Science Fiction & Fantasy Book Reviews (page 277)

AN ARMORY OF SWORDS by Fred Saberhagen
FICTION & LITERATURE
Released: June 1, 1995

"Nonessential but agreeable entertainment for Lost Swords fans, with Saberhagen himself—perhaps inevitably—stealing the show."
Eight substantial tales set in the same world, and employing the same devices, as Saberhagen's generally above-average Lost Swords tales (concluded with The Last Book of Swords, 1993). Read full book review >
CITY OF BONES by Martha Wells
SCIENCE FICTION & FANTASY
Released: June 1, 1995

"A bravura performance, to which no summary can do justice: compellingly plotted, stunningly original in concept, and glowing with utterly convincing detail."
In Wells's new fantasy (The Element of Fire, 1993, not seen), the Ancient Mages nearly destroyed the world with flame and lava a thousand years ago, leaving a vast desert of rock and sand dotted with mysterious jutting Remnants. Read full book review >

BRIGHT MESSENGERS by Gentry Lee
SCIENCE FICTION & FANTASY
Released: June 1, 1995

"The greater failure here is one of imagination."
The first solo effort, and start of an alien-contact series, from Arthur C. Clarke's collaborator on Rama Revealed (1994), etc. On Earth, a mysterious ribbon of white particles appears to Sister Beatrice of the Order of St. Read full book review >
PASQUALE'S ANGEL by Paul J. McAuley
SCIENCE FICTION & FANTASY
Released: June 1, 1995

"Minutely observed, with a fascinating mÇlange of historical and imaginary characters—yet for all its hard work: dismal, forbidding, and tough to get involved with."
The science-fiction subgenre of Victorian ``steampunk'' is well-established—but what might McAuley's latest mind-boggling venture (Red Dust, 1994, etc.), which places the Industrial Revolution back in Renaissance Italy, be called? Read full book review >
CELESTIS by Paul Park
SCIENCE FICTION & FANTASY
Released: June 1, 1995

"Thoughtful, unsettling, and provocative; a pity that Park (The Cult of Loving Kindness, 1991, etc.) didn't develop the underlying ecological assumptions with greater rigor and clarity."
Humans fleeing an ecologically and socially collapsing Earth have founded a colony on Celestis, a planet that keeps one face turned toward its primary. Read full book review >

ARMED MEMORY by Jim Young
SCIENCE FICTION & FANTASY
Released: June 1, 1995

"Young's concept, while not new, certainly exerts its fascinations; but his punkish romp, with its uncertain moods and lack of real imaginative commitment, barely scratches the surface of the possibilities here."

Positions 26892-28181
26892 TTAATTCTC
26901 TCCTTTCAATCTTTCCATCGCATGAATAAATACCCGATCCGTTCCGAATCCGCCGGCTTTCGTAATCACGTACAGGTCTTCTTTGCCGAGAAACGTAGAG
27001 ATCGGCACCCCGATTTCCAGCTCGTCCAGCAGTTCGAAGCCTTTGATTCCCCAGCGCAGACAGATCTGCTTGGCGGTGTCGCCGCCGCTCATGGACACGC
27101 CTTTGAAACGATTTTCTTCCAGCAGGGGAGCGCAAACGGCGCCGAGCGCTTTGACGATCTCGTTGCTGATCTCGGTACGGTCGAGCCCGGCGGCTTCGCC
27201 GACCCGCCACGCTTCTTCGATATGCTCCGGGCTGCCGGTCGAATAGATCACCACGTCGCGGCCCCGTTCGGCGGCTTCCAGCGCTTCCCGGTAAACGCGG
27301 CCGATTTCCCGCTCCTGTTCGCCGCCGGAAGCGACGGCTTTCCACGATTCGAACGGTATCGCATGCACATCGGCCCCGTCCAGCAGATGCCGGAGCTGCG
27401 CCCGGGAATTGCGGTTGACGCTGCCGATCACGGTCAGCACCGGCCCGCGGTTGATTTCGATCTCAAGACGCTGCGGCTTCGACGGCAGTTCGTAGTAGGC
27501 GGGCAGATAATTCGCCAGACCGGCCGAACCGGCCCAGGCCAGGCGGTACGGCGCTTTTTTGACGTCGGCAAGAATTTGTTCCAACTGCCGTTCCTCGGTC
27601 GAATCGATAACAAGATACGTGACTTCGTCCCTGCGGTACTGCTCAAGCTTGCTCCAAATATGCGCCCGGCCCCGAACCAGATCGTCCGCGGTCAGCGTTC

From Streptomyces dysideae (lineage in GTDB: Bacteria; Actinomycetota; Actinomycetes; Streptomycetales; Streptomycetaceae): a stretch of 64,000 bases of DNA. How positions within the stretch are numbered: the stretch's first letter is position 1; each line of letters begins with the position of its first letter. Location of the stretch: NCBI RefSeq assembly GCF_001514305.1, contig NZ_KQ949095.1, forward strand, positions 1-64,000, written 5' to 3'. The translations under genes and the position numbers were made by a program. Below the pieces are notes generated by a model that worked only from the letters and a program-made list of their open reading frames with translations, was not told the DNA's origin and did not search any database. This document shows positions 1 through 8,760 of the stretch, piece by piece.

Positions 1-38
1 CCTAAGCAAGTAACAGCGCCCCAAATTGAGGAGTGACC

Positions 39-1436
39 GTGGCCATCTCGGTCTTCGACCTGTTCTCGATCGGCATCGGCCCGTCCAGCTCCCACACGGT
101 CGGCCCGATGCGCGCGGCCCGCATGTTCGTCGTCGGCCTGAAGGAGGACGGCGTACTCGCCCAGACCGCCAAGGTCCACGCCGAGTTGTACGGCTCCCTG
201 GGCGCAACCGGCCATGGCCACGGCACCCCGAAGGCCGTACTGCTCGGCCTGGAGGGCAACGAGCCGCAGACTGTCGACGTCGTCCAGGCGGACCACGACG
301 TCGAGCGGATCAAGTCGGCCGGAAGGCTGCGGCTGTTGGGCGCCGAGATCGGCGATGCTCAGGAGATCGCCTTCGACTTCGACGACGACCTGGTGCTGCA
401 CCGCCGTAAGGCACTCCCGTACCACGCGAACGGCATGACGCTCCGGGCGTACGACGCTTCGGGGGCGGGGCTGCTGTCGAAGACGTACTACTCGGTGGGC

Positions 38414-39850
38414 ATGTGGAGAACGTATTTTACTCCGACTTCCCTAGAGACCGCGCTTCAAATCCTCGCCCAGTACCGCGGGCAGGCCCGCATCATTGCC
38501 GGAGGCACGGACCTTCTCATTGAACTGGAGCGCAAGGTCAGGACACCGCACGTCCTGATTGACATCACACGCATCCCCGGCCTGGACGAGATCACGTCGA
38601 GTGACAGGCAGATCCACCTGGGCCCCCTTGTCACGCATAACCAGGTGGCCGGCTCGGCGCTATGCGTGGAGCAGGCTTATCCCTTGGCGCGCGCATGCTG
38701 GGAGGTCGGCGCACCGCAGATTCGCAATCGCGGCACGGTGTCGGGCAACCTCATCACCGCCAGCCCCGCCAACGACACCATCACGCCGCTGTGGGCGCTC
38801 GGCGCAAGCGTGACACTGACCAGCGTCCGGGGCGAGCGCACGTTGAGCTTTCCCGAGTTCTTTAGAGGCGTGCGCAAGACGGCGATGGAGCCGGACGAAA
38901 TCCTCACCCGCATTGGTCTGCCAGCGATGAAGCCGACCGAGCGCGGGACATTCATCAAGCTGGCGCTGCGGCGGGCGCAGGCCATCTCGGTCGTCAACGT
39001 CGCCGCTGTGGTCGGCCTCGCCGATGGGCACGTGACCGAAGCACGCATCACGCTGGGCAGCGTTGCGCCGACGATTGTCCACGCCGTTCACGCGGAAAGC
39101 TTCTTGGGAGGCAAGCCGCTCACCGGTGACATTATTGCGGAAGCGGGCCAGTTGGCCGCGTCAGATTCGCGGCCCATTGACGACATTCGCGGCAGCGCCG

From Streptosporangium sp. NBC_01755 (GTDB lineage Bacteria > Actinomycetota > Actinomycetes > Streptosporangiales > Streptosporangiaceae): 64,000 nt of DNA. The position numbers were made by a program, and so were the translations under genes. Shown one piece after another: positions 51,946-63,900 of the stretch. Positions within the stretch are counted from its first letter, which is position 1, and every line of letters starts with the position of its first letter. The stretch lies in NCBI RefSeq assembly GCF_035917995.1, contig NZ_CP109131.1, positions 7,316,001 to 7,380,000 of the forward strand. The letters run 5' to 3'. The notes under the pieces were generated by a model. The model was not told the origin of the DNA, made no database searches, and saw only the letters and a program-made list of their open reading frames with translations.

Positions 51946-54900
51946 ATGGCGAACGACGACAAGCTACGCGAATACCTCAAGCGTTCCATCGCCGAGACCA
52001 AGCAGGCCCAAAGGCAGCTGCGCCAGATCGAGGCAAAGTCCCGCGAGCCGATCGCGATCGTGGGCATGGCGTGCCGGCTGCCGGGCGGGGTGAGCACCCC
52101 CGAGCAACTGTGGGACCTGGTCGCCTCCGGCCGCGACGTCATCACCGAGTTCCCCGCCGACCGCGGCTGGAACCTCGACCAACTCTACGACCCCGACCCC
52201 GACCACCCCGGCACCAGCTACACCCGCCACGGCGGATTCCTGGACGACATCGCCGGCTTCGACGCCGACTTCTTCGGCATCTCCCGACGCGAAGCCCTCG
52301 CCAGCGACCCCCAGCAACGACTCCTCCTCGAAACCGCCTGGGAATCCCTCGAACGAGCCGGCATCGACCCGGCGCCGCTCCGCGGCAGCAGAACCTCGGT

Young's second outing (his first appeared, obscurely, 15 years ago) is set in the 21st century and concerns ``microding''—i.e, altering the human body through genetic manipulation mediated by viruses. Read full book review >
ILL WIND by Kevin J. Anderson
SCIENCE FICTION & FANTASY
Released: June 1, 1995

"Style and characterization are often clunky, but the fast- moving story pushes all the right emotional buttons for mass success: It's almost un-put-downable."
A big, near-future disaster novel straddling the border between science fiction and technothriller, likely to appeal to fans of both. Read full book review >
PILLAR OF FIRE by Judith Tarr
SCIENCE FICTION & FANTASY
Released: June 1, 1995

"Tarr's hard-to-swallow revisionist Exodus ends up neither engaging nor persuasive."
Tarr's latest historical is again set in Egypt (Throne of Isis, 1994, etc.), this time in the reign of the Pharaoh Akhenaten, that puzzling figure who attempted to introduce monotheism to Egypt and was succeeded by the boy-king TutankhatenTutankhamon. Read full book review >
THE BAKER'S BOY by J.V. Jones
SCIENCE FICTION & FANTASY
Released: June 1, 1995

"A so-so debut for those with a preference for large doses of hardworking, orthodox fantasy."
First of a trilogymeaning the initial, unresolved, third of a sprawling fantasy debut. Read full book review >
KAMIKAZE L'AMOUR by Richard Kadrey
SCIENCE FICTION & FANTASY
Released: June 1, 1995

Near-future sex-drugs-rock-'n'-roll extravaganza and hardcover debut for the author of Metrophage (1987). Read full book review >
STARMIND by Spider Robinson
SCIENCE FICTION & FANTASY
Released: June 1, 1995

Third in the trilogy (Starseed, 1991, etc.) about the Stardancers, human-alien symbiotes who are able to live unprotected in space, and who can share a mingled consciousness as and when they wish. Read full book review >
THE LION OF AL-RASSAN by Guy Gavriel Kay
SCIENCE FICTION & FANTASY
Released: June 1, 1995

"A notch below Kay's peak form, but still on a higher level of artistry than the work of almost any other current fantasy writer."
Kay's recent work has built up fantasy worlds based on Mediterranean models: Tigana (1990) was modeled on Italy, A Song For Arbonne (1993) on Provence. Read full book review >
Kirkus Interview
Sara Paretsky
author of BRUSH BACK
July 28, 2015

No one would accuse V. I. Warshawski of backing down from a fight, but there are a few she’d be happy to avoid. High on that list is tangling with Chicago political bosses. Yet that’s precisely what she ends up doing when she responds to Frank Guzzo’s plea for help in Brush Back, the latest thriller from bestselling author Sara Paretsky. For six stormy weeks back in high school, V.I. thought she was in love with Frank. He broke up with her, she went off to college, he started driving trucks for Bagby Haulage. She forgot about him until the day his mother was convicted of bludgeoning his kid sister, Annie, to death. Stella Guzzo was an angry, uncooperative prisoner and did a full 25 years for her daughter’s murder. Newly released from prison, Stella is looking for exoneration, so Frank asks V.I. for help. “Paretsky, who plots more conscientiously than anyone else in the field, digs deep, then deeper, into past and present until all is revealed,” our reviewer writes. View video >